Case 195 - Discussion

Uploaded: 2008-03-18, Updated: 2008-04-06

 

Wilm's Tumor (Nephroblastoma)

The Key Features

  • Triphasic patterns (blastemal, stromal, and epithelial cell types), favorable histology;

  • WAGR syndrome (del(11p13), WT1), Beckwith-Wiedemann syndrome (WT2, 11p15), Hemihypertrophy, Denys-Drash syndrome (WT1, 11p13); Familial nephroblastoma (FWT1, 17q12-21; FWT2, 19q13.3-13.4);

  • Unfavorable histology, diffuse nuclear atypia.

CLINICAL FEATURES

  • Malignant embryonal neoplasm derived from nephrogenic blastemal cells;

  • Most common genitourinary cancer in children, ~1/8,000 children, ~400 new cases each year in the US;

  • Slight higher incidence in girls, male to female ratio of 0.6-0.9 to 1.0;

  • Mean age at diagnosis, 36 and 42 months for males and females, respectively. 98% of cases occur in individuals under 10 years of age. Rarely occur in adults;

  • ~10% of nephroblastomas are associated with some well-characterized dysmorphic syndromes: WAGR syndrome (Wilms' tumor, aniridia, genitourinary malformation, mental retardation), 30% risk of developing a nephroblastoma, consistent somatic del(11p13) that encodes WT1; Beckwith-Wiedemann syndrome (WT2, 11p15); Hemihypertrophy; Denys-Drash syndrome (WT1, 11p13); Familial nephroblastoma (FWT1, 17q12-21; FWT2, 19q13.3-13.4);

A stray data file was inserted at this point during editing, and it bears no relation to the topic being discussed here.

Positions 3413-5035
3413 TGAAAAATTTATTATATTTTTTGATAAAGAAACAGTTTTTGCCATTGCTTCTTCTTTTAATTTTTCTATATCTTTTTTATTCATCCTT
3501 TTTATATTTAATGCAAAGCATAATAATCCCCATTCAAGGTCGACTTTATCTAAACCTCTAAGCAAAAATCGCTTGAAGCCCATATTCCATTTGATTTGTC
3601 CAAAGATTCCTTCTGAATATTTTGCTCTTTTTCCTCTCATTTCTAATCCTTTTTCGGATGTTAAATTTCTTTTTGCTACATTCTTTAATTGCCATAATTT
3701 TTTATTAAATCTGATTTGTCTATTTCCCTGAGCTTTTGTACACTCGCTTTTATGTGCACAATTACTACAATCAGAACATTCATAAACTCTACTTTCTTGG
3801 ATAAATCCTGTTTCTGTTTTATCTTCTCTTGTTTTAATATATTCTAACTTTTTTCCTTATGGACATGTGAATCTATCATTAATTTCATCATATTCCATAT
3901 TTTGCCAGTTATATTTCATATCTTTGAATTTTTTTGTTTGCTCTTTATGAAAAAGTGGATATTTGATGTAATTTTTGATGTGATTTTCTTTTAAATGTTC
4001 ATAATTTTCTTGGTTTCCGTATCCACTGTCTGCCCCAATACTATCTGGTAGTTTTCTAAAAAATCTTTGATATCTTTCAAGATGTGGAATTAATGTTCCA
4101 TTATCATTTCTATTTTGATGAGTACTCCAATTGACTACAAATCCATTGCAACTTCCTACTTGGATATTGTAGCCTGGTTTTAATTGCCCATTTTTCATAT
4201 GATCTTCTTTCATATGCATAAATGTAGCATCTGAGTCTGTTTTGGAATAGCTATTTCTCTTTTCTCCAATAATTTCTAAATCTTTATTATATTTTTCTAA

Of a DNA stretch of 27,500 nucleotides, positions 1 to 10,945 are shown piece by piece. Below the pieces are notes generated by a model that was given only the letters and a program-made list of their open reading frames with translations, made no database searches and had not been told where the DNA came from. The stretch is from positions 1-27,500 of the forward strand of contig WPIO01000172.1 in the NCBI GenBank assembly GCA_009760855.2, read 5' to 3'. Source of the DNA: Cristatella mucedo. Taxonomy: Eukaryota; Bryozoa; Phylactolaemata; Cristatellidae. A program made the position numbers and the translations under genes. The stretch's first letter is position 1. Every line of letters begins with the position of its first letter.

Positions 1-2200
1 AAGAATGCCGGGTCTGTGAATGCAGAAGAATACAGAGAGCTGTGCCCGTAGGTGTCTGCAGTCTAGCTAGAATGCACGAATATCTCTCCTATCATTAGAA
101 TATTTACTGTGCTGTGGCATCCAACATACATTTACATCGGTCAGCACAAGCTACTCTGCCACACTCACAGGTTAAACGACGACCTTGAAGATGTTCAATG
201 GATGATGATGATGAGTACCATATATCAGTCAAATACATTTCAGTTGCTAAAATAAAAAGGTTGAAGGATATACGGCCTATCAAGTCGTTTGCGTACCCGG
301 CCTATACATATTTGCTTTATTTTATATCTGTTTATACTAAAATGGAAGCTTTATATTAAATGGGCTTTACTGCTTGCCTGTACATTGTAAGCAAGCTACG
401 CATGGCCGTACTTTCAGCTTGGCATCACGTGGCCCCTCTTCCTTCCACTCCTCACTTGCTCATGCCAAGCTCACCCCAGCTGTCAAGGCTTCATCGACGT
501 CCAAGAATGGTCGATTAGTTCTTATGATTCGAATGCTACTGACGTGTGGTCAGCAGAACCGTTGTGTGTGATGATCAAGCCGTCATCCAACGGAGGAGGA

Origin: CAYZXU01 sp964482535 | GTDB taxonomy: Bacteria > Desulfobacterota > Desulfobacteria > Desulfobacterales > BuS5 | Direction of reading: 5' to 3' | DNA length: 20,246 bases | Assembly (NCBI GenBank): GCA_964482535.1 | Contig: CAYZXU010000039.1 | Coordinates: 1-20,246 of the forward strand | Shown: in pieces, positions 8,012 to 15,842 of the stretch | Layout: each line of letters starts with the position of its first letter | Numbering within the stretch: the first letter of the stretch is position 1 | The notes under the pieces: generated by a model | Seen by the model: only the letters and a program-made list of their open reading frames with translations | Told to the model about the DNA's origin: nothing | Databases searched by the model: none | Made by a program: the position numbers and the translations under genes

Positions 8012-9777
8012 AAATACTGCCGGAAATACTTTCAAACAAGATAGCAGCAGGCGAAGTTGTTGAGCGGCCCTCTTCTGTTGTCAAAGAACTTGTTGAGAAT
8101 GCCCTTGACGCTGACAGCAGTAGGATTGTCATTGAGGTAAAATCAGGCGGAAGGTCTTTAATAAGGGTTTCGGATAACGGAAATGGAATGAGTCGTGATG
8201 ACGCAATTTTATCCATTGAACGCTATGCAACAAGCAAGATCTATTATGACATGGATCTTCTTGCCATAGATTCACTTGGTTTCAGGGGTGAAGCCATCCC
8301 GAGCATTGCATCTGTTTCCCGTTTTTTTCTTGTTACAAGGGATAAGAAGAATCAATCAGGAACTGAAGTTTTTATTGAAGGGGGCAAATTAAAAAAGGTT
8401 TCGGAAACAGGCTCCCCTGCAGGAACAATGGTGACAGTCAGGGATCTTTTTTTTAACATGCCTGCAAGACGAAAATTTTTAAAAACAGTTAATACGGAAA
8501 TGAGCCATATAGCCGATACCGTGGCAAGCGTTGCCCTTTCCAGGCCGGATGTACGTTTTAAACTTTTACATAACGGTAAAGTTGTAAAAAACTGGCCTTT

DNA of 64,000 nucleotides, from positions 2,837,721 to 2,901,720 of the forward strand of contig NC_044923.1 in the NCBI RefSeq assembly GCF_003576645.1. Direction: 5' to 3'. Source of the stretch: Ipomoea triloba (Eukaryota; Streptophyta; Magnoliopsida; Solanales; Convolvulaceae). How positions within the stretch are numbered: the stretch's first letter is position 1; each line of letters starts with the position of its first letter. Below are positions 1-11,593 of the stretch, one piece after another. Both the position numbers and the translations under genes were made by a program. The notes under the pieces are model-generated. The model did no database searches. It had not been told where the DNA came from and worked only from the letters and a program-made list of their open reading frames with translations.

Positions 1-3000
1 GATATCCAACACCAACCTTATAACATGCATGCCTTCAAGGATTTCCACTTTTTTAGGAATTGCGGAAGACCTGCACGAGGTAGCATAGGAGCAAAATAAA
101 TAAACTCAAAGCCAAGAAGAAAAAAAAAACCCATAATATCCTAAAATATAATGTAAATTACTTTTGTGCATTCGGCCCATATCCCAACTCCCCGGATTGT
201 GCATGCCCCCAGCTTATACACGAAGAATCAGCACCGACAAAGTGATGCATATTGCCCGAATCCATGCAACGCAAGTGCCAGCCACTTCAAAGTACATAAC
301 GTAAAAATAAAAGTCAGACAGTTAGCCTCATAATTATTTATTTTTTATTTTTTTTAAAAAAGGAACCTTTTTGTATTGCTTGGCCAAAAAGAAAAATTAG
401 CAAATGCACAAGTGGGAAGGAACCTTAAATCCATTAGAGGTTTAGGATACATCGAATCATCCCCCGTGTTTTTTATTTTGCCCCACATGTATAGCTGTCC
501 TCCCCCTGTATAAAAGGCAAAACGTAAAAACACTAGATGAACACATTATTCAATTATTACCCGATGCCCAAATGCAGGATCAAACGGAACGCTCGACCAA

• Synchronous multicentric masses in a single kidney and bilateral primary lesions are observed in 7% and 5% of cases;

  • Most common clinical presentation: presence of an abdominal mass. Abdominal pain, hematuria, hypertension, and symptoms related to traumatic rupture are also common;

  • Imaging usually reveals one or more intrarenal sharply demarcated and heterogeneous masses.

GROSS FINDINGS

  • Usually solitary, round, capsulated and sharply demarcated with a lobulated appearance due to prominent septa;

  • Cut surface: uniform, pale, gray or tan and soft. The mature stromal elements are usually firm and whorled;

  • Often cystic changes, hemorrhage and necrosis;

  • Commonly local extension into the renal vein and metastases to regional lymph nodes.

MICROSCOPIC FINDINGS

  • Triphasic patterns, blastemal, stromal, and epithelial cell types at various proportions;